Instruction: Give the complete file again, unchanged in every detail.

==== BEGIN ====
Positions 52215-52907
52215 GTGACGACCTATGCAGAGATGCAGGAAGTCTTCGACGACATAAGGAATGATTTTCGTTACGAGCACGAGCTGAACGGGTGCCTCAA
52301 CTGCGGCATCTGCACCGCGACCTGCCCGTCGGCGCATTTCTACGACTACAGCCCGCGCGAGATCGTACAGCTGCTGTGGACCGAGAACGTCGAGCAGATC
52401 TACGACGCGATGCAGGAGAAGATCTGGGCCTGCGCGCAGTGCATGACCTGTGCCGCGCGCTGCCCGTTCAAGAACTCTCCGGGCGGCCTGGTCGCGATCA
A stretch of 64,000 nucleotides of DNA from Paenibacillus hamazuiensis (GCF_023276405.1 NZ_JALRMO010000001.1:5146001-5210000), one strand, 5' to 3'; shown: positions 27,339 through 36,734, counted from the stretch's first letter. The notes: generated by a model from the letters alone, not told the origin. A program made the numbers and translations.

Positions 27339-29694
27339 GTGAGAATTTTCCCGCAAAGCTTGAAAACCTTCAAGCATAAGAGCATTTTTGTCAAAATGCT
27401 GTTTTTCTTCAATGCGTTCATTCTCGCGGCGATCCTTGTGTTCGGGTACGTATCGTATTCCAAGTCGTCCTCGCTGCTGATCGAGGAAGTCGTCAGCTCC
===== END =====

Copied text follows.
Positions 52215-52907
52215 GTGACGACCTATGCAGAGATGCAGGAAGTCTTCGACGACATAAGGAATGATTTTCGTTACGAGCACGAGCTGAACGGGTGCCTCAA
52301 CTGCGGCATCTGCACCGCGACCTGCCCGTCGGCGCATTTCTACGACTACAGCCCGCGCGAGATCGTACAGCTGCTGTGGACCGAGAACGTCGAGCAGATC
52401 TACGACGCGATGCAGGAGAAGATCTGGGCCTGCGCGCAGTGCATGACCTGTGCCGCGCGCTGCCCGTTCAAGAACTCTCCGGGCGGCCTGGTCGCGATCA
A stretch of 64,000 nucleotides of DNA from Paenibacillus hamazuiensis (GCF_023276405.1 NZ_JALRMO010000001.1:5146001-5210000), one strand, 5' to 3'; shown: positions 27,339 through 36,734, counted from the stretch's first letter. The notes: generated by a model from the letters alone, not told the origin. A program made the numbers and translations.

Positions 27339-29694
27339 GTGAGAATTTTCCCGCAAAGCTTGAAAACCTTCAAGCATAAGAGCATTTTTGTCAAAATGCT
27401 GTTTTTCTTCAATGCGTTCATTCTCGCGGCGATCCTTGTGTTCGGGTACGTATCGTATTCCAAGTCGTCCTCGCTGCTGATCGAGGAAGTCGTCAGCTCC